- Any portfolio should be public by default but can also be made to just be invitation only (this way investment clubs can monitor their club performance on any given day).
- Popular public portfolios would receive some level of editorial oversite and be featured on receive editorial placement when the portfolio managers are doing something right, publishing good lessons, etc.
The closest thing to this out there right now is marketocracy.com. That site, however, is all about competition between you and other "virtual mutual fund" managers. You have to run your portfolio within the guidelines of a standard mutual fund and this means holding a wide variety of positions, re-balancing frequently, etc.
I realize I'm a bit of a data wonk but I could see this being a really valuable service. What do you guys think?
Published May 4, 2006
How do you calculate a percentage increase or decrease for one of your holdings (without using portfolio software you cheaters)? For some reason, I always have to look this one up. Apparently grade school math can fade a bit over time.
Something else that changes over time – the teachers get cuter. I dated a teacher recently and it was pretty strange to think about. Lecherous old man-dom here I come.
OK, back to the task at hand.
Let's use the example of needing to calculate the percentage increase of 11 to 21.
1. The first step is to find the difference between the two numbers: 21 – 11 = 10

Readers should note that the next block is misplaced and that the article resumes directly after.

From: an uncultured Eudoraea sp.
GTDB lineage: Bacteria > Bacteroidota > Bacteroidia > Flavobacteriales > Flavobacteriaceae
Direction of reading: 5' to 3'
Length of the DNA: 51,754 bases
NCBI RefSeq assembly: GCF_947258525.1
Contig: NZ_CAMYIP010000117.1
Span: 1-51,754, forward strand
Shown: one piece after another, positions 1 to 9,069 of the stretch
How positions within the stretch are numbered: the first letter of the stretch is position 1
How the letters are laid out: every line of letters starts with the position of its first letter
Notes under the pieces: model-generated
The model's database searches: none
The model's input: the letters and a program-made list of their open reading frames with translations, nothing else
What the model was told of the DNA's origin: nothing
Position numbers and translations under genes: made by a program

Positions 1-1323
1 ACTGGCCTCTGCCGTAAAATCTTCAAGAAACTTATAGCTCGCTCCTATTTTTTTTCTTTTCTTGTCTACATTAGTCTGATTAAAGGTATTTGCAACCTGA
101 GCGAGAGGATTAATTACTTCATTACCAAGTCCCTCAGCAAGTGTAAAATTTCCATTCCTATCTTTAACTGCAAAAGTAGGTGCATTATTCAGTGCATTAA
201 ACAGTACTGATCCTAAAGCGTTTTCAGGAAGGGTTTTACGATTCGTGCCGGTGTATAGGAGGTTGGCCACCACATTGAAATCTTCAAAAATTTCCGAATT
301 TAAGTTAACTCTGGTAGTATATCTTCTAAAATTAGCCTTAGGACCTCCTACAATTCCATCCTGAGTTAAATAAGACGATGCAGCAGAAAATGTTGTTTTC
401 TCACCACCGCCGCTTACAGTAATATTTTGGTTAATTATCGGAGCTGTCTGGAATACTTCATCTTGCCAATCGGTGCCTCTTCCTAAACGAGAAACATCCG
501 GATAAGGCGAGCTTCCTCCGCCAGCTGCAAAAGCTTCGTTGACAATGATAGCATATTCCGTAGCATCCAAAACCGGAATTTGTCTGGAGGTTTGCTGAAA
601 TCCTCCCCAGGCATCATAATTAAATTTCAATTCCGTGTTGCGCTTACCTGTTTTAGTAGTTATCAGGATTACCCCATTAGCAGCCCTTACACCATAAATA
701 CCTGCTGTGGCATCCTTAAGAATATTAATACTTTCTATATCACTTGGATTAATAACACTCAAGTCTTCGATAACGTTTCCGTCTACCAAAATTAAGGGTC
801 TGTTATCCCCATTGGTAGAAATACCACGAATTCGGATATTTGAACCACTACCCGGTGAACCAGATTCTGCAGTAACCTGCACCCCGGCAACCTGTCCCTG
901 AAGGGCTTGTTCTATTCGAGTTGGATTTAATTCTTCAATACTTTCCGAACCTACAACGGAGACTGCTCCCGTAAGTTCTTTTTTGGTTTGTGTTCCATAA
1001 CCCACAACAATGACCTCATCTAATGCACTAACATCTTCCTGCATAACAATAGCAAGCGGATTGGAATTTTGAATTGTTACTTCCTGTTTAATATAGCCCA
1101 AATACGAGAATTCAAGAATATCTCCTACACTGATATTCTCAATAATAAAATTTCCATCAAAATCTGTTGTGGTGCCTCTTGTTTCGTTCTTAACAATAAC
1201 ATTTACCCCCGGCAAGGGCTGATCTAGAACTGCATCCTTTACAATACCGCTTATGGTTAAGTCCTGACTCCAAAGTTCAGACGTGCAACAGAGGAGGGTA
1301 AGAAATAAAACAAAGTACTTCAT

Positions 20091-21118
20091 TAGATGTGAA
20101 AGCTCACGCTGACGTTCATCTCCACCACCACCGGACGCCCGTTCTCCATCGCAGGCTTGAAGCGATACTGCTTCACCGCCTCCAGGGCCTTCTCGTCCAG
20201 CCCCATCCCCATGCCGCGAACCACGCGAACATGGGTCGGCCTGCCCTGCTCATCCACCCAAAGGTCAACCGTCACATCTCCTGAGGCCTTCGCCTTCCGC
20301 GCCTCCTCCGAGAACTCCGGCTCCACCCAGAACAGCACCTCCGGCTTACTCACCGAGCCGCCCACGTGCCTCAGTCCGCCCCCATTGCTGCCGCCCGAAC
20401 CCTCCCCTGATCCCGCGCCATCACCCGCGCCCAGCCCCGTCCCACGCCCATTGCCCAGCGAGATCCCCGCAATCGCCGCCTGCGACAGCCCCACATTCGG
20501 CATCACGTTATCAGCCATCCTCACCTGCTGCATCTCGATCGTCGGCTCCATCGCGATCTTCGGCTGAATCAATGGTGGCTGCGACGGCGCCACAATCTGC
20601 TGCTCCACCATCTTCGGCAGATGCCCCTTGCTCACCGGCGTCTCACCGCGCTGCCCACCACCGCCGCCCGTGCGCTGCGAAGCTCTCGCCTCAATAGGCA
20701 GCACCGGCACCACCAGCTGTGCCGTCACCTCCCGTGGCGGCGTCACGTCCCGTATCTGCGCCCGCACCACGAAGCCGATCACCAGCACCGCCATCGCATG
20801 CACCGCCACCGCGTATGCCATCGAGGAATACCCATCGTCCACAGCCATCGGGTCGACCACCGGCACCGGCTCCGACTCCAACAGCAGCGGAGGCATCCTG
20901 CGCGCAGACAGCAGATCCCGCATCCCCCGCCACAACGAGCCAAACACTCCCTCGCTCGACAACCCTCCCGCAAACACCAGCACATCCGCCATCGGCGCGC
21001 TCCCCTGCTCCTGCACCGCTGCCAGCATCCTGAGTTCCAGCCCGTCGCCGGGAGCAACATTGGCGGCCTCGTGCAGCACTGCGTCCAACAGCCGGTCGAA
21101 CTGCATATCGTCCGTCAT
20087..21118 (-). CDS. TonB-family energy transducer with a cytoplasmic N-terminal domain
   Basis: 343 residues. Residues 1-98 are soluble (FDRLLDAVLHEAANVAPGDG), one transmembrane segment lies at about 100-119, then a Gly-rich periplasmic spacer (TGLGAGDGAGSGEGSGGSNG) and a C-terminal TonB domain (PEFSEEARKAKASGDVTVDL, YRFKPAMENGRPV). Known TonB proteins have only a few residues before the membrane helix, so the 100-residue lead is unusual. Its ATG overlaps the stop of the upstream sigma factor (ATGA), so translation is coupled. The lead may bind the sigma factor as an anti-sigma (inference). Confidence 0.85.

2. Take the result of that and divide it by the original number: 10 / 11 = .90909091
3. Multiply this last number by 100. Voila! Your increase from 11 to 21 is 91%!
As much as it pained me to do so, I had to sell out of my shares in Paychex for reasons related to taxes. Basically, I had to pay the government before a refund check was scheduled to arrive and my only funds available were in my trading portfolio. I got pinched and I hate it. Shut up. I know I should keep a better reserve pile so I don't have to do this (it's just that I've always liked having as much money as possible really working for me at any given time).
This stock was the only stock left in my portfolio that I could sell and get long term capital gains treatment. Paychex was a good run for me, however, as my shares were purchased at $31.06 on February 25, 2005. This means I had a percentage increase of 29% in 14 months or so. Booyakasha.
If I had as much money as I wanted, I'd subscribe to Whitney Tilson's "Value Investor Insight." From the snippets I have seen, it looks like a really high quality newsletter (I'm on the Tilson mailing list and get little excerpts of the product from time to time). Alas, I already own a couple other investment newsletter subscriptions which are paying off very nicely and I don't feel like switching out of yet.
If you click the heading on this post, however, you'll be able to look at a section of this month's edition of "Value Investor Insight" which is a great recap of some of the best sayings of Warren Buffett.
One of my favorites is the following:
"A friend of mine spent twenty years looking for the perfect woman; unfortunately, when he found her he discovered that she was looking for the perfect man." – meeting with Dartmouth Students